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Serving our Native American Communities of Michigan

Serving our Native American Communities of Michigan

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Serving our Native American Communities of Michigan

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  1. Serving our Native American Communities of Michigan CWTI New Worker Institute ICWA 101 Facilitator: Stacey Tadgerson, Director Native American Affairs (NAA)

  2. Overview Fast Facts Statistics Historical Background ICWA Mandates DHS NAA Policy Identifying American Indian Children Notification to Tribes Tribal Intervention Active Efforts Placement Priorities Qualified Expert Witness (QEW) Cultural Competency DHS Organization/NAA Tribal Consultation Next Steps Q & A Resources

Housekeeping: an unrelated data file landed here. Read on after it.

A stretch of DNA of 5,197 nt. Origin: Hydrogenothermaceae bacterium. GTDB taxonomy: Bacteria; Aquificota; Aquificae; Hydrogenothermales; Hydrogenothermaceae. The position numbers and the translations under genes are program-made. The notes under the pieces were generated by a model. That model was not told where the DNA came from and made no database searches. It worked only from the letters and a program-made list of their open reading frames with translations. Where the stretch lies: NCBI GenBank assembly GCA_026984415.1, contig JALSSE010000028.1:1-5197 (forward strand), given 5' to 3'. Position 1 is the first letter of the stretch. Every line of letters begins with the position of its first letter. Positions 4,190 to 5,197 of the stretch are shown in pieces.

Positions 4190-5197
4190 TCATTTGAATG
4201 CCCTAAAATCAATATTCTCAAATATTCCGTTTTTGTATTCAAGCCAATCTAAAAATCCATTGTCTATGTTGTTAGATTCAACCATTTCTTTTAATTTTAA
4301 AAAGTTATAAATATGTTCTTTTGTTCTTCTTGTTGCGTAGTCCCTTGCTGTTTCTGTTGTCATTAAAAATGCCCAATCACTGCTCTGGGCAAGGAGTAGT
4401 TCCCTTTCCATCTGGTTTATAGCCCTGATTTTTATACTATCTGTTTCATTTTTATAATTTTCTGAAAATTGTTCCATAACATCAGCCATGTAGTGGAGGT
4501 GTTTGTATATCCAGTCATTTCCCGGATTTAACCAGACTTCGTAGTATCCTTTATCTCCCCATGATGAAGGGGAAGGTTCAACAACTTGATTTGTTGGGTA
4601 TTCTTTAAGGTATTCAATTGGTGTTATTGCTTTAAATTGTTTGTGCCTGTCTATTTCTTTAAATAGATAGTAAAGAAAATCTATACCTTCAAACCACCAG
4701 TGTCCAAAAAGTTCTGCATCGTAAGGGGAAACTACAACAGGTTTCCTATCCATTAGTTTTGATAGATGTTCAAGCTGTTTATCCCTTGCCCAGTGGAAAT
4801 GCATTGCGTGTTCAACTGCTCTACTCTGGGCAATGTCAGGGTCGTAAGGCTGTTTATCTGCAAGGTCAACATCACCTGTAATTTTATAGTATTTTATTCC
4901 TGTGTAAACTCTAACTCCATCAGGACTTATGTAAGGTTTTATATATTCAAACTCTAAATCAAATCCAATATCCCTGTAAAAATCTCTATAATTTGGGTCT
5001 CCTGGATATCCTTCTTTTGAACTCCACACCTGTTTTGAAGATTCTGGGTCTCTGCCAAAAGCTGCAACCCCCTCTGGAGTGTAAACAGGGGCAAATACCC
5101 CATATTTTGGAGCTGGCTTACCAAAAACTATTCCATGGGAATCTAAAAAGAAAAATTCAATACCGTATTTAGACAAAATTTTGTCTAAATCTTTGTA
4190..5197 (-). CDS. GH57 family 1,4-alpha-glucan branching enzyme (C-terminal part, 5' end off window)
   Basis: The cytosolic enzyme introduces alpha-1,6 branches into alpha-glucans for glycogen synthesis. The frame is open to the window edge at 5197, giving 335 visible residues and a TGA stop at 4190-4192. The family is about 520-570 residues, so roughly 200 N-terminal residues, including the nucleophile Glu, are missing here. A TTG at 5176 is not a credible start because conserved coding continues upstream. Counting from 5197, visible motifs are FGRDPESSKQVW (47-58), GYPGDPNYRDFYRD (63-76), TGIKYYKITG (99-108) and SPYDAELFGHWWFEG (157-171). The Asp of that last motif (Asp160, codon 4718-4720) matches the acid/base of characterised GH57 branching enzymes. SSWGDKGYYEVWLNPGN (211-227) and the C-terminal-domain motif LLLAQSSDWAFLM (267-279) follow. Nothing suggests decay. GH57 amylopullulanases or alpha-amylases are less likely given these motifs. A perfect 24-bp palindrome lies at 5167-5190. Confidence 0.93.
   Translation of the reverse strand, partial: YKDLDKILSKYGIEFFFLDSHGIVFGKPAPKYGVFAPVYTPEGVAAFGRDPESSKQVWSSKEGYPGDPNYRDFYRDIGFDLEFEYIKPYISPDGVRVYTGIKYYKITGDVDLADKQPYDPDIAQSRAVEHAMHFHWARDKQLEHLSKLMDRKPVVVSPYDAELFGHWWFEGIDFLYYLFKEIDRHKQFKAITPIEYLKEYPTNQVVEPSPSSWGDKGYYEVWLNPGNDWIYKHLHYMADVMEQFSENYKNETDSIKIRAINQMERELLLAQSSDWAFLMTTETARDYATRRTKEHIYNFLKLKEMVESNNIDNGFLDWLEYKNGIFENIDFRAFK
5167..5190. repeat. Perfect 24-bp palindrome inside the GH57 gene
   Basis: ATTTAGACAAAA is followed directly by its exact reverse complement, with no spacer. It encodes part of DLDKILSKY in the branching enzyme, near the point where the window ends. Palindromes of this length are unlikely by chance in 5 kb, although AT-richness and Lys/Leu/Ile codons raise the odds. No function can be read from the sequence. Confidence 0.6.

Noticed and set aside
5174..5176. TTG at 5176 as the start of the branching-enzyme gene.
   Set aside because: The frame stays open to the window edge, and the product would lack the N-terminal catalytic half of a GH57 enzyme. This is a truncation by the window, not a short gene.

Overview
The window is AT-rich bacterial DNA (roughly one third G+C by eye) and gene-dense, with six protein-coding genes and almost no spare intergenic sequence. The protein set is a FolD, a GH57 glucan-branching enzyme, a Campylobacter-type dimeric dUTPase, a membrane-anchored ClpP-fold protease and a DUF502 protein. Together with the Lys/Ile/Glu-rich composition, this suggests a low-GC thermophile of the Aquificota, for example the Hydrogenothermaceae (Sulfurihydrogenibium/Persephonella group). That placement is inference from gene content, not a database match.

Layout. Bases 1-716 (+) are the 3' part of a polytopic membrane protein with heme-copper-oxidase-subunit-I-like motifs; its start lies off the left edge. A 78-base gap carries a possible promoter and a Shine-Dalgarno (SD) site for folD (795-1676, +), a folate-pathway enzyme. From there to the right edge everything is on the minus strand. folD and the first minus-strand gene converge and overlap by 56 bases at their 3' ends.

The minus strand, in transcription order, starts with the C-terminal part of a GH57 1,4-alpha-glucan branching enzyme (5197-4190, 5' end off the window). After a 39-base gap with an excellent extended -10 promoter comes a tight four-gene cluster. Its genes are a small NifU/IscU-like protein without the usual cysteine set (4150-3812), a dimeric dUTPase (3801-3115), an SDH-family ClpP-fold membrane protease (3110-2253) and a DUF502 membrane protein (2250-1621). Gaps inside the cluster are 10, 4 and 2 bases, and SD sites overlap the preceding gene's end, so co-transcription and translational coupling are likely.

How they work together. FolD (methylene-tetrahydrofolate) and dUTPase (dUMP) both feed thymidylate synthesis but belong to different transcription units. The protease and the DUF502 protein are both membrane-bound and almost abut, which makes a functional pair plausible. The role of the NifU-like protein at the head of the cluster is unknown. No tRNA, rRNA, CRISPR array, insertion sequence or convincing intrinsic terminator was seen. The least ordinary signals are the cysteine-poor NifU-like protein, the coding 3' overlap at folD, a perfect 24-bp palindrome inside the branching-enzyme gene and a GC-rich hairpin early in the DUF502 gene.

3. Fast Facts There are 562 Federally Recognized Tribes in the U.S. There are over 630 First Nations in Canada Michigan has the largest population of American Indians east of the Mississippi Michigan is one of ten U.S. states with a significant American Indian population 1% of the U.S. population are American Indian. In Michigan, that = 130,000

  4. Michigan: Fast Facts • Michigan is one of ten U.S. states with the highest population of American Indians (U.S. Census Bureau) • Michigan has the largest population of American Indian residents east of the Mississippi (U.S. Census Bureau) • There are 12 federally recognized Tribes in Michigan (BIA)